Imagining Community: Zephyr love

A love letter to community radio and a break for NaNoWriMo

The author with volunteers (and local musicians) John-Michael Sun and Susan Dobra during KZFR pledge drive.

KZFR is proud to be a listener-supported, people-powered community radio station for the Sacramento Valley, the Foothills, and Beyond.—KZFR General Manager, Grant Parks

Joining the KZFR (90.1FM) volunteer programming crew in April of 2015 is one of the most gratifying decisions of my life.

I remember the first time I experienced KZFR programmer Diane Suzuki’s vivacious love of interviewing people and sharing her infectious laugh on her “One World Music” show (alternating Wednesdays, 12:30-3 p.m.).

I remember Sanjay Dev walking through the broadcast door floating two-feet in the air proclaiming it the happiest day of his life at KZFR as it was Bob Marley’s 70th birthday and he was ready to shake the neighbors’ walls on “Devastation Sounds of Reggae” (Fridays, 3-6 p.m.).

I remember being in the broadcast studio on Saint Patrick’s Day, 2015, shadowing Stephen and Susan Tchudi while they performed an “Ecotopia” radio schtick as potatoes. I thought, “I like these two.” (“Ecotopia,” Tuesdays, 5-6 p.m.)

I remember changing my preferred name from Bill to Guillermo as a guest on Tamra Wichman’s former “Love in the 21st Century” program. It solved the problem of having two Facebook profiles, one as Bill Mash and the other as “Withouta Roof” (my community journalism FB profile). Facebook locked me out of my account until I gave them a real name: Voìla, Guillermo Mash. The rest is radio history.

My favorite “I remember” was when Alex Kokkinakis dialed into Ed Pittman’s final “Afternoon Reflux” show. Ed put her on air after confirming she was indeed the teenager he mentored, years earlier, on his long running KZFR program “Teen Talk.” His voice was cracking with reminiscent gratitude as the years of making broadcast memories were coming to an end.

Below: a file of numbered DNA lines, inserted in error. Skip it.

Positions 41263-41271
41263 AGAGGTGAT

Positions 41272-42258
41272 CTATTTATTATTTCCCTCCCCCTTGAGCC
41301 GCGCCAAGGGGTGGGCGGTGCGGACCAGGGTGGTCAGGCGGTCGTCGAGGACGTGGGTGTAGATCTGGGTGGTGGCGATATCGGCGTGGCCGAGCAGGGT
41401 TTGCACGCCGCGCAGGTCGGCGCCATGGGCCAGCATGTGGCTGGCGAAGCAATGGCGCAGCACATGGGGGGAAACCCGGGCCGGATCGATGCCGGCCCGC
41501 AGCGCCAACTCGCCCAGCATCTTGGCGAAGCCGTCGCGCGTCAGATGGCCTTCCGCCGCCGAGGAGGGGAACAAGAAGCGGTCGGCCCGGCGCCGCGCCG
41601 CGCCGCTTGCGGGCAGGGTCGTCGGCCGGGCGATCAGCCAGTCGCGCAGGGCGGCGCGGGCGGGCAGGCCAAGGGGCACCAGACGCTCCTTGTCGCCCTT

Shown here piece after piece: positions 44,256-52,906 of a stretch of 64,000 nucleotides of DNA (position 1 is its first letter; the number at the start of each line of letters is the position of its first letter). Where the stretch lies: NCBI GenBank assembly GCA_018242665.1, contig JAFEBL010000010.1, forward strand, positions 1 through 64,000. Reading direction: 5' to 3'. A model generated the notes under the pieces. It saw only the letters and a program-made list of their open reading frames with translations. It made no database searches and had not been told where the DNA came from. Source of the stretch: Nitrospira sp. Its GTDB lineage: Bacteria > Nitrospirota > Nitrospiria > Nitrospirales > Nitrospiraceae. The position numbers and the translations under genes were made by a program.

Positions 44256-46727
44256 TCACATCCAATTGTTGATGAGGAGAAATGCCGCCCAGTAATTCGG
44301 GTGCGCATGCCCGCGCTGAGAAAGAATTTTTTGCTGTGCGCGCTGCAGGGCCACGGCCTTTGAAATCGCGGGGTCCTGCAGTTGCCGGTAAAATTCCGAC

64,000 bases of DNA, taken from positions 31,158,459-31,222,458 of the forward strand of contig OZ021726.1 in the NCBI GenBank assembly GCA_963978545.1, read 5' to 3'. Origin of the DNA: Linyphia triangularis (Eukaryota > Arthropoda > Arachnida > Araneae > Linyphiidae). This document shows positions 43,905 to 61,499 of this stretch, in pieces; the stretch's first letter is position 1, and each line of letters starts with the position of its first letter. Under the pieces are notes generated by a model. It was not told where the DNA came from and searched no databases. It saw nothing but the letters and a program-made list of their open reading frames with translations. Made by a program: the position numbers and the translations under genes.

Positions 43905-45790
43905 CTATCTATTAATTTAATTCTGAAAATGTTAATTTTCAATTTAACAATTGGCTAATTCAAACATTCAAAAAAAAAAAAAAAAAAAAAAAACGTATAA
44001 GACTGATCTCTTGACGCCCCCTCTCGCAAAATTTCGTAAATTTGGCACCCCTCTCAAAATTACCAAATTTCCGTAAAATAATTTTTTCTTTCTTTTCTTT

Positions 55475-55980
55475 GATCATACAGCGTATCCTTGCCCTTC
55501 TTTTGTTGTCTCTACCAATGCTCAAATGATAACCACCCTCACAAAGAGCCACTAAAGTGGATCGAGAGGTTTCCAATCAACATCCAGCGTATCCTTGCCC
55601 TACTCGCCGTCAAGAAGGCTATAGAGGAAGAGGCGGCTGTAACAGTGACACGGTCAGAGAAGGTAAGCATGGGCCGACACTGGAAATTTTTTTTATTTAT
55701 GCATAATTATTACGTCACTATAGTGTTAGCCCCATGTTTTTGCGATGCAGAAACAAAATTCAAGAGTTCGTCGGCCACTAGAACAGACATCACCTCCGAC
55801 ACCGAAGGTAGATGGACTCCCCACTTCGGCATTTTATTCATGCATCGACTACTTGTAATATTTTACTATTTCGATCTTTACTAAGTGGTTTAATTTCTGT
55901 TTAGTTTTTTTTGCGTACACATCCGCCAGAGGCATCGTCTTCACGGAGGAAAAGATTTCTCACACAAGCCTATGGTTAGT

Erik Mathisen is known as the Founding Father of KZFR. What he originally set out to do in 1981 was to build a translator service to bring the signal of KPFA from Berkeley to the North State. His project veered off in a new direction when a KPFA volunteer asked, “Instead of taking our programming, wouldn’t it be better to create programming that reflects your community?” At that moment Erik set his sights on building a community radio station in Chico. It took nine years to secure the necessary permits and finances to build the station. KZFR Community Radio began broadcasting July 6, 1990.

The amount of Zephyr dedication and creativity that’s flowed over North State FM airways (and online at kzfr.org) since is breathtaking. KZFR airs 75 locally produced music, news and public affairs programs, and has over 100 volunteer radio personalities supported by five paid staff members.

Check the schedule at the bottom of this column (or at this link), find a show, and listen for yourself.

NaNoWriMo & Me

Our stories connect us as human beings. They are what make our life rich. — Grant Faulkner, Executive Director for National Novel Writing Month (NaNoWriMo)

As a lifelong storyteller, I’ve used writing, photojournalism, short films, radio broadcasting and graphic arts as mediums. Of them all, writing has always been dearest to me—from my grade-school days scribbling horror shorts under bed covers, to writing adventure fiction in the back corner of my 6th grade classroom. With paper and pencil, I would cast my classmates as cavemen and cavewomen with storylines mimicking the movie One Million Years B.C., starring Rachel Welch (ooh la la).

During one playfully gruesome classroom reading, I discovered I had killed off a classmate twice. Her second demise was a runaway boulder, dislodged from a hillside by a rampaging dinosaur, squishing her like an ant. The class thought it was all great fun while I relished being a cult figure who did what I wanted in class!

I’m back doing what I love and want by using November’s National Novel Writing Month as a transport from non-fiction journalism to fiction. My NaNoWriMo Short Sides Project will be 50,000 first-draft words of flash fiction, shorts and poetry, with at least one story per genre. A portion of the word count will be a daily journal of my NaNoWriMo November, written in the comedy genre.

I’ll be stretching my wordsmith craft in surprising, frustrating and delightful ways. Having fun is the key …

Fun is the pun,
That makes my pen run.
Imagination unleashed.
Sets a table to feast.
Eating my words by the ton.

Bill “Guillermo” Mash is a Chico advocate, writer and radio personality, and one-man show behind Imagining Community, a grassroots media and civic engagement endeavor “sharing stories that make our collective imaginations sparkle and engage.”

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